If you chose not to accept a firearm from a non-licensed person, that is your prerogative. However, requiring that the seller involve a FFL on THEIR end as well as you on the receiving end DOES significantly increase the cost of the transaction. In SOME areas, a Dealer charges $150 per gun for that service. When you add shipping, and fees by the receiving FFL, for a $200 Mossberg target .22 ..........

    I have had 01's that did not want to accept an 03 for a firearm that was, without question, a C&R- or simply did not know WHAT an 03 FFL or a C&R WAS. Again, their call- it is their license on the line. I will thank them for their time, and go shop elsewhere.

    As far the sending FFL checking serial numbers- depends on where you are. It is required in some areas. It is not available in many areas- no access to NCIC for persons not LEOs.
     
    Last edited: May 4, 2012
  9. Axxe55

    Axxe55 The Apocalypse Is Coming.....

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    i am not an FFL holder either, but i see why you have the policy you do and personally i see no problem with it. as long as you are upfront and clear as to what your policy is, then if they get upset about it, oh well. tough. one reason when someone asks me about selling a firearm, i tell them to go through an FFL holder. in the state of Texas, you can do face to face private sales, but i personally will only do such deals with very close friends or family. going through an FFL is a small price for peace of mind.
     
  10. danf_fl

    danf_fl Retired Supporter

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    I advise the sender to go through an FFL if possible.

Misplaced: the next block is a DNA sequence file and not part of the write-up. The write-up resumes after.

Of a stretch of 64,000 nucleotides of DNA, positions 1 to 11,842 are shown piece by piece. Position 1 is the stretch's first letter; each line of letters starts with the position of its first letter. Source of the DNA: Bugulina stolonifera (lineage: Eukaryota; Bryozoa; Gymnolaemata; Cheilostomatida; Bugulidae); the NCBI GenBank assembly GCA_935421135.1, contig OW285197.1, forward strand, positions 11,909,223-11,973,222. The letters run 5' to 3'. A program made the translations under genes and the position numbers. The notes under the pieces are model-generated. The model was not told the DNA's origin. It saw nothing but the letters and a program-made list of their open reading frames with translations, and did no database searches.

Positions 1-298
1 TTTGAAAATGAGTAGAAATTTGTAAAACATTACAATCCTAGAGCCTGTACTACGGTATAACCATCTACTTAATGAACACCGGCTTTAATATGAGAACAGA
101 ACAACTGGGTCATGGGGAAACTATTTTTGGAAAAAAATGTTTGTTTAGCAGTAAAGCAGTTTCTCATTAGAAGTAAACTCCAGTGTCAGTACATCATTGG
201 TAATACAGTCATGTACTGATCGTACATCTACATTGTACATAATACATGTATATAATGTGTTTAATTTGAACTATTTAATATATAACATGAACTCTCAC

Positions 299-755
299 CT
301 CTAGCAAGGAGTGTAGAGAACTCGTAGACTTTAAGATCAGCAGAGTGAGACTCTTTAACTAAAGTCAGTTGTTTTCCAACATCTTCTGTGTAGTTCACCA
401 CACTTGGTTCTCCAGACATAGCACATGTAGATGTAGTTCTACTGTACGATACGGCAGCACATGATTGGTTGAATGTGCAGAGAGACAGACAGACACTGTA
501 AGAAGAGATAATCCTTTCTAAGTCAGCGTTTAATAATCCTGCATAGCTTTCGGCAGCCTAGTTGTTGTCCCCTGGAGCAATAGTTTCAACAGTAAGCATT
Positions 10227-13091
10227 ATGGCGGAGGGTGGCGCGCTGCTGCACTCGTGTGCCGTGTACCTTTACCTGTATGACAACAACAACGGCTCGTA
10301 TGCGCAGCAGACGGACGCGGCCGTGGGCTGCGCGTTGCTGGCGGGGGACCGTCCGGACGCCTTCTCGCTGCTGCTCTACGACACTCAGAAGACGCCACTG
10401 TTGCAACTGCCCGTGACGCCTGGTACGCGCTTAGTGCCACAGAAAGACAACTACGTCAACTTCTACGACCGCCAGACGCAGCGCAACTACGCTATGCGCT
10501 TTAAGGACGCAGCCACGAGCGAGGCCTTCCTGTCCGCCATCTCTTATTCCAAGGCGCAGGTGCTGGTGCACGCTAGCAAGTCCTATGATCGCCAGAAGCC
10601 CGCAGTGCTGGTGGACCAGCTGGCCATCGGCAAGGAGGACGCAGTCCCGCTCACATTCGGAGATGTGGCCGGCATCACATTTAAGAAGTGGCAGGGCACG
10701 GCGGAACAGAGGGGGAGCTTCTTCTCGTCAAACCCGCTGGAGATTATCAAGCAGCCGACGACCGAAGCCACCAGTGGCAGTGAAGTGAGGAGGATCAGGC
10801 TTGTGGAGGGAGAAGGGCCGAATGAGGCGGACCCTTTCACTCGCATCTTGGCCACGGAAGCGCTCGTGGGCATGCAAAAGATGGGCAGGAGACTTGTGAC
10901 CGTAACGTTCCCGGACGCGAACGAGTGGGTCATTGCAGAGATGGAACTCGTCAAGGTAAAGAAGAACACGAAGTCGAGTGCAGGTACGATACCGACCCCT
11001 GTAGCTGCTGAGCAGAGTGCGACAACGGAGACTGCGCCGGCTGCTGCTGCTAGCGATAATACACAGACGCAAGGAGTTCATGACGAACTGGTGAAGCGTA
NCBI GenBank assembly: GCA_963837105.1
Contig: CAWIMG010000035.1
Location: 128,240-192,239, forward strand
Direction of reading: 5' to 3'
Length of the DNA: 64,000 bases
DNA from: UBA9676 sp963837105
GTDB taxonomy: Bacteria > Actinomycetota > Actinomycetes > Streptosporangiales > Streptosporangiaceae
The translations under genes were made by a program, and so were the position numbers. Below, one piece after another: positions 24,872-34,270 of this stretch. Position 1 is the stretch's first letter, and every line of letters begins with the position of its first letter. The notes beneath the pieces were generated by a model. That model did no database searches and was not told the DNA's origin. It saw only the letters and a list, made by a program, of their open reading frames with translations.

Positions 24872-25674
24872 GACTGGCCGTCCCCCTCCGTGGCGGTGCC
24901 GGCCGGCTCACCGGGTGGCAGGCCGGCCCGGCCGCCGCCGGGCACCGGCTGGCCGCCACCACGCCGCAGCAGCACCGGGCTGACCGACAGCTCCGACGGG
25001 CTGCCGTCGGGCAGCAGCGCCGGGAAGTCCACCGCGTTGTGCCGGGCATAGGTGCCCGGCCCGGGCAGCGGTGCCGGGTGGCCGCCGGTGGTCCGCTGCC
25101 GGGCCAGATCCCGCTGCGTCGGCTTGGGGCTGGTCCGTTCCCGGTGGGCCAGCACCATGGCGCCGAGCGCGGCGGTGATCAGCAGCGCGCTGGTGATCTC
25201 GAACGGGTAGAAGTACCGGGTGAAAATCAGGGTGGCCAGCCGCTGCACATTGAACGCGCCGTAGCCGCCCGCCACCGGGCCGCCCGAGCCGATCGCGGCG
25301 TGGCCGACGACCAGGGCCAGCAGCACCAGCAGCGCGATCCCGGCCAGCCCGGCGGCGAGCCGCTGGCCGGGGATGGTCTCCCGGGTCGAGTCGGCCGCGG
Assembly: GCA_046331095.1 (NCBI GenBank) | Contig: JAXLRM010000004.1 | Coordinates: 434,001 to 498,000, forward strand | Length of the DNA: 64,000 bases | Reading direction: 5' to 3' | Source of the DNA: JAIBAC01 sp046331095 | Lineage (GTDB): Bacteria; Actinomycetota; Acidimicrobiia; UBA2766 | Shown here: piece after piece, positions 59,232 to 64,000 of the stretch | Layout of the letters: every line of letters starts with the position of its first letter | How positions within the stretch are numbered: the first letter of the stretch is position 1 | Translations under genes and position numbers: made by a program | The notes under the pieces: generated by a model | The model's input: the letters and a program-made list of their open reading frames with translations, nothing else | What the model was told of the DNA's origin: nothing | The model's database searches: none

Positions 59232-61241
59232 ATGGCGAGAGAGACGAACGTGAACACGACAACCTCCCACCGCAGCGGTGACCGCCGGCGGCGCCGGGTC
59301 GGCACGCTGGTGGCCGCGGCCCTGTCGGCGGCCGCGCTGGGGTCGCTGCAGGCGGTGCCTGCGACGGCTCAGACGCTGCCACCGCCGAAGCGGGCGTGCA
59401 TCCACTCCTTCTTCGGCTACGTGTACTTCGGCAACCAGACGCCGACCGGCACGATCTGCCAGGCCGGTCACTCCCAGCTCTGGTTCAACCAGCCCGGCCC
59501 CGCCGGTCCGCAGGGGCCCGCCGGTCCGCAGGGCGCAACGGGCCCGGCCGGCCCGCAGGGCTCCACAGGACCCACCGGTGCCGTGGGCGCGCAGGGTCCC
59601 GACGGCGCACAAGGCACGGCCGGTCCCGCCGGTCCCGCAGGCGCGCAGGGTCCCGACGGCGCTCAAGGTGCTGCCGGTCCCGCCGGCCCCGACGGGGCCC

But I would not turn down a transfer.
     
  11. barneygoogle

    barneygoogle New Member

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    I see you're from Ga. , me too. Legally you can ship a long gun USPS as long as the drivers license is shown to the postal service and you fill out a simple form that you are shipping it to an ffl or not. As C3Shooter stated, your license and addy must match. Even if the sender is a ffl holder you don't know if the gun is stolen or not. If you are a dealer and buy a gun from an individual, all you do is look at their license and hold the gun for one week before you can sell it. The police do not check the weapon as soon as you send the info in. It might be month"s before they look at it. So what difference does it make if you buy a gun from a ffl or not. Either way,if it's stolen you or ever who ends up with the gun will have to return it. When you sell a weapon out of your store, you have to keep the form for 20 years and the info you called in is not even kept.
    But the final decision is up to you. My partner is a ffl and class 3 holder, so it really doesn't bother us because we are not doing anything illegal.
     
  12. wjnfirearms

    wjnfirearms New Member

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    I have not had it come up...yet. I do see the risk, but as it goes, being there is no way for most dealers to check serial numbers, there's no real liability on the FFLs end of things. From an ethical standpoint, it's another matter. Truthfully, I'm a bit undecided on whether I will accept shipments from non licensees or not. I have no set policy...yet. I guess I better make up my mind before it does become an issue. It's bound to sooner or later.
     
  13. cmhill

    cmhill New Member

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    It is our policy and the policy of several other dealers i converse with to call in the serial numbers before purchaseing a used gun to the local s/o or P.D they then run the numbers INSTANTLY.
     
  14. barneygoogle

    barneygoogle New Member

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    We do but they sure don't check them instantly. They come in to the shop about every day and they'll tell you they don't have time to do it every day unless one is reported
    We charge $20. and make hundreds every day off repeat cutomers.:D